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Electrical, Computer & Systems Engineering

General guide to resources for electrical engineering and computer science.

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Patents & Trademarks


A patent is an intellectual property right granted by the Government of the United States of America to an inventor “to exclude others from making, using, offering for sale, or selling the invention throughout the United States or importing the invention into the United States” for a limited time in exchange for public disclosure of the invention when the patent is granted. 


In the U.S., patents and trademarks are issued by the USPTO.  U.S. patents are effective only within the U.S, U.S. territories, and U.S. possessions.  Each country has its own granting institution.  At the international level, the licensing process is facilitated by the World Intellectual Property Organization (WIPO), a specialized agency of the United Nations.

How to search for patents

Why use both Google Patents and USPTO?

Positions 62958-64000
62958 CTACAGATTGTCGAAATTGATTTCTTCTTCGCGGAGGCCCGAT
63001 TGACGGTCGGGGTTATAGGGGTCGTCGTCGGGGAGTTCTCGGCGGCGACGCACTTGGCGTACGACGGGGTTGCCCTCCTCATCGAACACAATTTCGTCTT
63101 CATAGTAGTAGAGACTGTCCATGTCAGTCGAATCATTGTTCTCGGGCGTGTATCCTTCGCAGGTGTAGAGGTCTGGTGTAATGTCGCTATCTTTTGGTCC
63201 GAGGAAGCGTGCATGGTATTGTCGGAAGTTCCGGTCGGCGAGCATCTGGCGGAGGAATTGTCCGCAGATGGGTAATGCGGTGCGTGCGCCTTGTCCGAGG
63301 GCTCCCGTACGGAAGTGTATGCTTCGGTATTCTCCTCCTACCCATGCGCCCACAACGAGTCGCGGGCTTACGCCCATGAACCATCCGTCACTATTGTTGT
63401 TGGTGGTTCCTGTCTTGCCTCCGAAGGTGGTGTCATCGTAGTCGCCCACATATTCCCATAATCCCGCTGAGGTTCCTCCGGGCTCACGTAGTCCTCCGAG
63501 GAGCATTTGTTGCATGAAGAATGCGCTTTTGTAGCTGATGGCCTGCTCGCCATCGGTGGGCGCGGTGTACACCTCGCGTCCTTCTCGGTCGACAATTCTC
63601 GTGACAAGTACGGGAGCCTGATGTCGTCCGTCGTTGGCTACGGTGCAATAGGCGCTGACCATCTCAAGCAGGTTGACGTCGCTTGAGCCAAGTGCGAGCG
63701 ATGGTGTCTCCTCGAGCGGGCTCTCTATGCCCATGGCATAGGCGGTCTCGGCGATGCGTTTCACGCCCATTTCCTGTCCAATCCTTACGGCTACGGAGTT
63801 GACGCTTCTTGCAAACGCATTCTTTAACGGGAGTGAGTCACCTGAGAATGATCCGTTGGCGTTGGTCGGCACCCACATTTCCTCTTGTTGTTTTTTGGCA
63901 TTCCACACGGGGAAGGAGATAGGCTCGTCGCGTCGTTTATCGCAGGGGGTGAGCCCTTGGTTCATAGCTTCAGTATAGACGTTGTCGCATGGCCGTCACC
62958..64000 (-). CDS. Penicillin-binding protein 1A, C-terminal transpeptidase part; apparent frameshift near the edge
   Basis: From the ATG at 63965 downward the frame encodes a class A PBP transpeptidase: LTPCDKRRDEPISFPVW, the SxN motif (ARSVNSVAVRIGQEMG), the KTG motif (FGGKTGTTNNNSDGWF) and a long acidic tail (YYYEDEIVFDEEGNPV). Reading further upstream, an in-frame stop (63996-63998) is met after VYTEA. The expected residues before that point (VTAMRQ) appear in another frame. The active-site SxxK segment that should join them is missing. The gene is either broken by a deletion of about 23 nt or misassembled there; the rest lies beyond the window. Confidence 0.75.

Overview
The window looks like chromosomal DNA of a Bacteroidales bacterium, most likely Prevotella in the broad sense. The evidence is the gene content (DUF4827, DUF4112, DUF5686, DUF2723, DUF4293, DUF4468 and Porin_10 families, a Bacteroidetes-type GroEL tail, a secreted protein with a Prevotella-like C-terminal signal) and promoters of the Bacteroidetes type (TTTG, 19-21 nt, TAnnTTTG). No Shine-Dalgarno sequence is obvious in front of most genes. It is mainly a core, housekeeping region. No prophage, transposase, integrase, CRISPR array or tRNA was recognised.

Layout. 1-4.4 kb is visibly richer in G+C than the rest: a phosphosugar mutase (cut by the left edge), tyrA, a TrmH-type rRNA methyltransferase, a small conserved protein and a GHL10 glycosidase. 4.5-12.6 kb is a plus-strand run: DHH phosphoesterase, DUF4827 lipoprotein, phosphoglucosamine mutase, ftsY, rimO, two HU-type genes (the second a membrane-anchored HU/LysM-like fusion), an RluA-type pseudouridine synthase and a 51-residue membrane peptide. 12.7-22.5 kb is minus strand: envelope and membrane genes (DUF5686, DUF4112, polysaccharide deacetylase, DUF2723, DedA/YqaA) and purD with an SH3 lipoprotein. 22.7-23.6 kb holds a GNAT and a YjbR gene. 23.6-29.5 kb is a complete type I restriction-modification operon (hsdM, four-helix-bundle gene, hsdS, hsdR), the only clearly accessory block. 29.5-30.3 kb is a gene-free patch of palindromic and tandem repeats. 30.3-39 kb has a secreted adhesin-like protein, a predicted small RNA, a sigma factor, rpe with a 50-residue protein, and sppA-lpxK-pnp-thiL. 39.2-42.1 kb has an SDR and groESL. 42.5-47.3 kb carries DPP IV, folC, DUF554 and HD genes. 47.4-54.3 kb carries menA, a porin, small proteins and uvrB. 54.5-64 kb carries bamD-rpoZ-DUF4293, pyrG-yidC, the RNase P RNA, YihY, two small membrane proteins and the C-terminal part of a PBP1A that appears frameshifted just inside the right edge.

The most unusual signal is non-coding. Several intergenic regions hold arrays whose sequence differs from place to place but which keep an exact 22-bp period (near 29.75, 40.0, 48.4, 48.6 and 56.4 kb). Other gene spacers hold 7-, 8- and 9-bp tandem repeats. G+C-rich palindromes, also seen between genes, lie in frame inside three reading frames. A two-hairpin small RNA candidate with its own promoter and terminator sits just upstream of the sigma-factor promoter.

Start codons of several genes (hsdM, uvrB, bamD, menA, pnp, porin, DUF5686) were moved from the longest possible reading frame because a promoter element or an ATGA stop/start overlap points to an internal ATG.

Google Patents offers a fast way to find patents. However, a more comprehensive search has to be executed in USPTO databases.

Google Patents
  • easy, fast, and familiar
  • fulltext search available starting with first US patents
  • searches US, EPO, and WIPO at the same time
  • scanning errors
  • not updated regurlarly
  • includes only the first version of a patent

  • the most complete collection of US patents
  • most up-to-date collection
  • include useful tools
  • not easy to use
  • fulltext search starts with 1976

More sources for learning how to search for patents

Grant Patent vs Patent Application

A patent application is a request pending to be granted or issued a patent. A patent is the document at the end of the application process that has been granted a patent. The content of a patent application is different from the content of a patent.

To differentiate between patents and patent applications, one have to look at the letter following a patent number. The letter represents the kind codes used to distinguish the kind of patent document and the level of publication. Kind codes include a letter and, in many cases, a number.

 Starting with January 2, 2001, all patent applications numbers end in A1, A2, or A9.

Starting with the same date, a granted or issued patent number ends in B1 or B2

Check USPTO Kind Codes if the patent is dated before 2001 and to see all the other types of kind codes available:

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